0
$\begingroup$

I have two conditions, Treatment A, and Treatment B. Participants are randomly assigned to a treatment at the outset. Then I run unpaired t-tests on the data to find any differences. BUT I am also interested in whether the treatment has an effect on specific gender (Male, Female) and race (white, African American, Latino/a, etc.). Right now, I've broken down the data into all Male, all Female, all white, etc. Then I run unpaired t-tests again for Treatment A vs Treatment B on the sub-sample of data.

Is this the correct approach? Should I be doing something like looking at interaction effects instead of doing this? Thoughts much appreciated.

$\endgroup$
7
  • 2
    $\begingroup$ Analysis of variance indeed seems called for. Just using t-tests is a very limited way of analysing your data. But you don't explain your response (outcome, dependent) variable(s), which is the first thing to explain.... $\endgroup$
    – Nick Cox
    Commented Jun 30, 2015 at 8:25
  • $\begingroup$ I'm actually not interested in comparing genders and races (e.g., Male vs. Female, white vs. African American, etc.). My understanding is that is what a three-way ANOVA would do. What I want to do is compare WITHIN all Male, then within all Female, Treatment A vs Treatment B. Does an ANOVA still make sense? $\endgroup$ Commented Jun 30, 2015 at 18:04
  • $\begingroup$ Regardless of whether they are of interest, other controls are still at work. You can't squeeze out single factor effects by ignoring other factors. So, same advice. $\endgroup$
    – Nick Cox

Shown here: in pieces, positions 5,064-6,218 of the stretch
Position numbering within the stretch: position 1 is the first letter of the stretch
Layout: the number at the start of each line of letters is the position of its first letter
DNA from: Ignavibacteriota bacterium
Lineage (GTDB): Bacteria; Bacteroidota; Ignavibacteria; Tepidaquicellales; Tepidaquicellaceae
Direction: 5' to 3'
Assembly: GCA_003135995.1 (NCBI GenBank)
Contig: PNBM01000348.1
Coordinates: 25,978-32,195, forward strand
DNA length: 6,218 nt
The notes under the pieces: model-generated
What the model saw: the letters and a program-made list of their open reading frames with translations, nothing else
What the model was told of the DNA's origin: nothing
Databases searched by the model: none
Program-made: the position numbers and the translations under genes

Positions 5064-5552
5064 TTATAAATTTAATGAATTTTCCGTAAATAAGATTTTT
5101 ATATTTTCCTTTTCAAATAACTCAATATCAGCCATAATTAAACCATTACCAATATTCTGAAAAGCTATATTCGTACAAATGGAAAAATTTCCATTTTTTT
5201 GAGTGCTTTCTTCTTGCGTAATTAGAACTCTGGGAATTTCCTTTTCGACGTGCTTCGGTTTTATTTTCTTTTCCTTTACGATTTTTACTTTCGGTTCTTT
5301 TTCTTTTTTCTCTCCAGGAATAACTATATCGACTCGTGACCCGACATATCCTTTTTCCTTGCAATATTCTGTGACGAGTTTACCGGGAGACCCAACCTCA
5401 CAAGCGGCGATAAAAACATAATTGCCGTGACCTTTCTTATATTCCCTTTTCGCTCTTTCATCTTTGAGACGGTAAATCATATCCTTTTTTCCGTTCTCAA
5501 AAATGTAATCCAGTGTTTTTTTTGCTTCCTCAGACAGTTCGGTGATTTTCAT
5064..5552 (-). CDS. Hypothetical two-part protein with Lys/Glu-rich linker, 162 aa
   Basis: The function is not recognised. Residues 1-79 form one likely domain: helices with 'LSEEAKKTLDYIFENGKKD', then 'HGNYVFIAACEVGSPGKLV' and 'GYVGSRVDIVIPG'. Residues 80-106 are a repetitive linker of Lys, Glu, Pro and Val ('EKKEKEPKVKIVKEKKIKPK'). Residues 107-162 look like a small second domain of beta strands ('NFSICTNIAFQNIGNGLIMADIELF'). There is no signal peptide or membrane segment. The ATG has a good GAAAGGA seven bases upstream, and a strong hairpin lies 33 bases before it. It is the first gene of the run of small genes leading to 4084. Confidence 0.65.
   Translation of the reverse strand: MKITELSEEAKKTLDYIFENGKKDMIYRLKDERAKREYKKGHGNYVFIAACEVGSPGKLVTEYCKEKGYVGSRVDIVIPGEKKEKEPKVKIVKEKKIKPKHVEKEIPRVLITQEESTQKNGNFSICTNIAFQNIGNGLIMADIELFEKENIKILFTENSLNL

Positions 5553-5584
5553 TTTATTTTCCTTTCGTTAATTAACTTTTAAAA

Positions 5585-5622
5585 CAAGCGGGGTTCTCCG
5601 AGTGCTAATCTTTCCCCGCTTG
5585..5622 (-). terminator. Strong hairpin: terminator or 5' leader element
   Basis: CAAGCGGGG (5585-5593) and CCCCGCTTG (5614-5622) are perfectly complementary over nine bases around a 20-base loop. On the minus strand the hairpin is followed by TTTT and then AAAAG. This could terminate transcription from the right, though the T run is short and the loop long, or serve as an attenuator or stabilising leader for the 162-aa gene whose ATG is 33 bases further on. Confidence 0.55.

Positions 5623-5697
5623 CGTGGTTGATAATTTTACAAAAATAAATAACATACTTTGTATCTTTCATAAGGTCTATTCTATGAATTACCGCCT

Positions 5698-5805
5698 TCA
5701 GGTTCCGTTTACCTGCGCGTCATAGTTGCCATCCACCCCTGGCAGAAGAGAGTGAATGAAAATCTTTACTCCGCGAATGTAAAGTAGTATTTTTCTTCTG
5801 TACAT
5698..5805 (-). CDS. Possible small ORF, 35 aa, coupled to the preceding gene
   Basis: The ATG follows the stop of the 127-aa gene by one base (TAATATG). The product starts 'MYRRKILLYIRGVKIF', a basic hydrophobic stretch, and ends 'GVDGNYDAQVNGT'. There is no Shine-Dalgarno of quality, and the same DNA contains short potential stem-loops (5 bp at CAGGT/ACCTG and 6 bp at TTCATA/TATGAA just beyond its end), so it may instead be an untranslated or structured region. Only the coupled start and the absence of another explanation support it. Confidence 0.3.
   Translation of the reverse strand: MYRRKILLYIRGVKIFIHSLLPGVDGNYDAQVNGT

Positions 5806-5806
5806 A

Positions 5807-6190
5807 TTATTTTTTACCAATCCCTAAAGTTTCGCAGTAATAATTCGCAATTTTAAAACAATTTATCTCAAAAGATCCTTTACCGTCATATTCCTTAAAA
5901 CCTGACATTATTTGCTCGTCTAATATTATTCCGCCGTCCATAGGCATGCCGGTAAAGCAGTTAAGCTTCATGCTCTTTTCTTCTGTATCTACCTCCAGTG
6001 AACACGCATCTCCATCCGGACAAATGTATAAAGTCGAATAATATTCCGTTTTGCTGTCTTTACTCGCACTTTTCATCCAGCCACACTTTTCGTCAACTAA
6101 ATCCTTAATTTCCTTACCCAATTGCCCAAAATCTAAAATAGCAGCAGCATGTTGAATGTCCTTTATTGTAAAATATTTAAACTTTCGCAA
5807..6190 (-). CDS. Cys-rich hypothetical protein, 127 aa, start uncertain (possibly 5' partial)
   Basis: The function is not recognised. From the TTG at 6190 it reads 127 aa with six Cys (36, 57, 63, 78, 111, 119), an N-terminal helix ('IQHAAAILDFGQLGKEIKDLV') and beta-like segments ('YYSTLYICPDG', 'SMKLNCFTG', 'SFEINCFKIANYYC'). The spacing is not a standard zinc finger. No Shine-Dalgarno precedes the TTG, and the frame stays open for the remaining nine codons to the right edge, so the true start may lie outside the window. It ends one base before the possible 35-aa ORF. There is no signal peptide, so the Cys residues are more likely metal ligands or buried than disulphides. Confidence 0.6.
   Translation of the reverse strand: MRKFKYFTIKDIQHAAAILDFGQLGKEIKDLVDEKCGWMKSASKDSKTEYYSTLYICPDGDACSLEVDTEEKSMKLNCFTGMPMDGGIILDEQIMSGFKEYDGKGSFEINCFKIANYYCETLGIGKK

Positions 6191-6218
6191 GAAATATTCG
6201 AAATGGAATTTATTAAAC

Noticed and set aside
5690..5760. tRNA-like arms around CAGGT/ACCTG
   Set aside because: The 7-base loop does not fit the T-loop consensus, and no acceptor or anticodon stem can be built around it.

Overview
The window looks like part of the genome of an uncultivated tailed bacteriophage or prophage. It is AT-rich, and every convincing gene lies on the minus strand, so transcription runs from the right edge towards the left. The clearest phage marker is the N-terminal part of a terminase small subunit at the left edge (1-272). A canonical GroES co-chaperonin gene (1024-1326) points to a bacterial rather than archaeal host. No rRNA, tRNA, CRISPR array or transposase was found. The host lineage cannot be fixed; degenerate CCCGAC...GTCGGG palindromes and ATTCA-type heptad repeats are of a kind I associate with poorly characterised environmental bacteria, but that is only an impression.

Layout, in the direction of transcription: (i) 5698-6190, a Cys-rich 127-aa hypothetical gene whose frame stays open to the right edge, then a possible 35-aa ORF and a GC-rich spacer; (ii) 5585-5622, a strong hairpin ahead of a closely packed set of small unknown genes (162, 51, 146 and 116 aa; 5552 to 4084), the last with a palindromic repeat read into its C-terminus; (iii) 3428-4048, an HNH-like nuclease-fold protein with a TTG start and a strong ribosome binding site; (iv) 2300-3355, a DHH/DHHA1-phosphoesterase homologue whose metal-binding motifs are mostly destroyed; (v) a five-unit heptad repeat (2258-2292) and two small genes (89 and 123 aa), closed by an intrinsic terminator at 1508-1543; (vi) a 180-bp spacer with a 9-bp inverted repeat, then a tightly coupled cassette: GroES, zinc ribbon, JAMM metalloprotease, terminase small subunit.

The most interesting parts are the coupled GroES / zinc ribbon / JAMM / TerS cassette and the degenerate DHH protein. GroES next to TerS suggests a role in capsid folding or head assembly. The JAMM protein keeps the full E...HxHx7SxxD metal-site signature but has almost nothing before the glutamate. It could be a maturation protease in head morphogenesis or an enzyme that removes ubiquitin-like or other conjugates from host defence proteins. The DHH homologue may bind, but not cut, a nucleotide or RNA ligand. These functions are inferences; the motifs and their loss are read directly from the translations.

Commented Jun 30, 2015 at 18:06
  • $\begingroup$ But isn't the whole point of a between-subjects design, so that you can have a large N in both treatments and that in itself controls for those factors? $\endgroup$ Commented Jun 30, 2015 at 18:30
  • $\begingroup$ I wouldn't summarize experimental design in that way. Even with a good design, just using single t tests will not somehow take into account the variation with other factors. How could it? $\endgroup$
    – Nick Cox
    Commented Jun 30, 2015 at 18:33

1 Answer 1

3
$\begingroup$

Nick Cox already gave a good answer in the comments, but let's summarize it in a formal answer.

  1. By analyzing the same dataset with multiple unpaired t-test, you are not exactly respecting the experimental design. I'm not sure what it would do, but I think you are increasing the chances of Type I error. Someone with a stronger statistical background could say if I'm wrong here.

  2. An ANOVA would better fit your needs. You would have the following list of fixed effects :

Treatment

Gender

Treatment* Gender

Race

Treatment* Race

Treatment* Gender* Race

You are interested in the interactions, but you cannot test the interactions without the main effects.

  1. Like Nick Cox, I would suggest reading a basic book about experimental design.
$\endgroup$
2
  • $\begingroup$ Thanks, both you and Nick have been helpful. However, I still don't understand one thing. Say I get a significant effect for the fixed effect of "Treatment*Race". This is telling me there is an interaction between the condition and the race of participants. Does this now justify doing post-hoc t-tests on all participants of each individual race across the two treatments? $\endgroup$ Commented Jul 1, 2015 at 19:55
  • $\begingroup$ You should rather look at a posteriori test such as LSmeans (personnal favorite, but there is other). Easily done with R and SAS. $\endgroup$
    – Emilie
    Commented Jul 2, 2015 at 0:31

Your Answer

By clicking “Post Your Answer”, you agree to our terms of service and acknowledge you have read our privacy policy.

Not the answer you're looking for? Browse other questions tagged or ask your own question.